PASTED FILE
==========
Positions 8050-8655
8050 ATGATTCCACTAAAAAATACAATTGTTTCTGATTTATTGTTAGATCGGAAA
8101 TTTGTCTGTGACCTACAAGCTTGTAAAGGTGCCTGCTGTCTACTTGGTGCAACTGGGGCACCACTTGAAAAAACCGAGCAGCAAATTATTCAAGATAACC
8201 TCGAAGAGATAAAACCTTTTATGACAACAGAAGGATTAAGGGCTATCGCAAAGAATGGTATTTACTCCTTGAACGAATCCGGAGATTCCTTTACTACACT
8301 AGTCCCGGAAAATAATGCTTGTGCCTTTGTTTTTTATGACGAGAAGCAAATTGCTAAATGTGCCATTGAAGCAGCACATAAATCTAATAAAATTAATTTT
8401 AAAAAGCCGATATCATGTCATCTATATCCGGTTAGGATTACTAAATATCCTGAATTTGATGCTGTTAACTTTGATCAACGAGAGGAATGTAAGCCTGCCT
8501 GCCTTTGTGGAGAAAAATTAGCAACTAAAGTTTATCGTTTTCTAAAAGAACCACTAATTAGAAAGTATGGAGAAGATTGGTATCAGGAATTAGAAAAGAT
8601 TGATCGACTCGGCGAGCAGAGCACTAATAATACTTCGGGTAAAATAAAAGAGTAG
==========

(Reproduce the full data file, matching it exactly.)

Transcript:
Positions 8050-8655
8050 ATGATTCCACTAAAAAATACAATTGTTTCTGATTTATTGTTAGATCGGAAA
8101 TTTGTCTGTGACCTACAAGCTTGTAAAGGTGCCTGCTGTCTACTTGGTGCAACTGGGGCACCACTTGAAAAAACCGAGCAGCAAATTATTCAAGATAACC
8201 TCGAAGAGATAAAACCTTTTATGACAACAGAAGGATTAAGGGCTATCGCAAAGAATGGTATTTACTCCTTGAACGAATCCGGAGATTCCTTTACTACACT
8301 AGTCCCGGAAAATAATGCTTGTGCCTTTGTTTTTTATGACGAGAAGCAAATTGCTAAATGTGCCATTGAAGCAGCACATAAATCTAATAAAATTAATTTT
8401 AAAAAGCCGATATCATGTCATCTATATCCGGTTAGGATTACTAAATATCCTGAATTTGATGCTGTTAACTTTGATCAACGAGAGGAATGTAAGCCTGCCT
8501 GCCTTTGTGGAGAAAAATTAGCAACTAAAGTTTATCGTTTTCTAAAAGAACCACTAATTAGAAAGTATGGAGAAGATTGGTATCAGGAATTAGAAAAGAT
8601 TGATCGACTCGGCGAGCAGAGCACTAATAATACTTCGGGTAAAATAAAAGAGTAG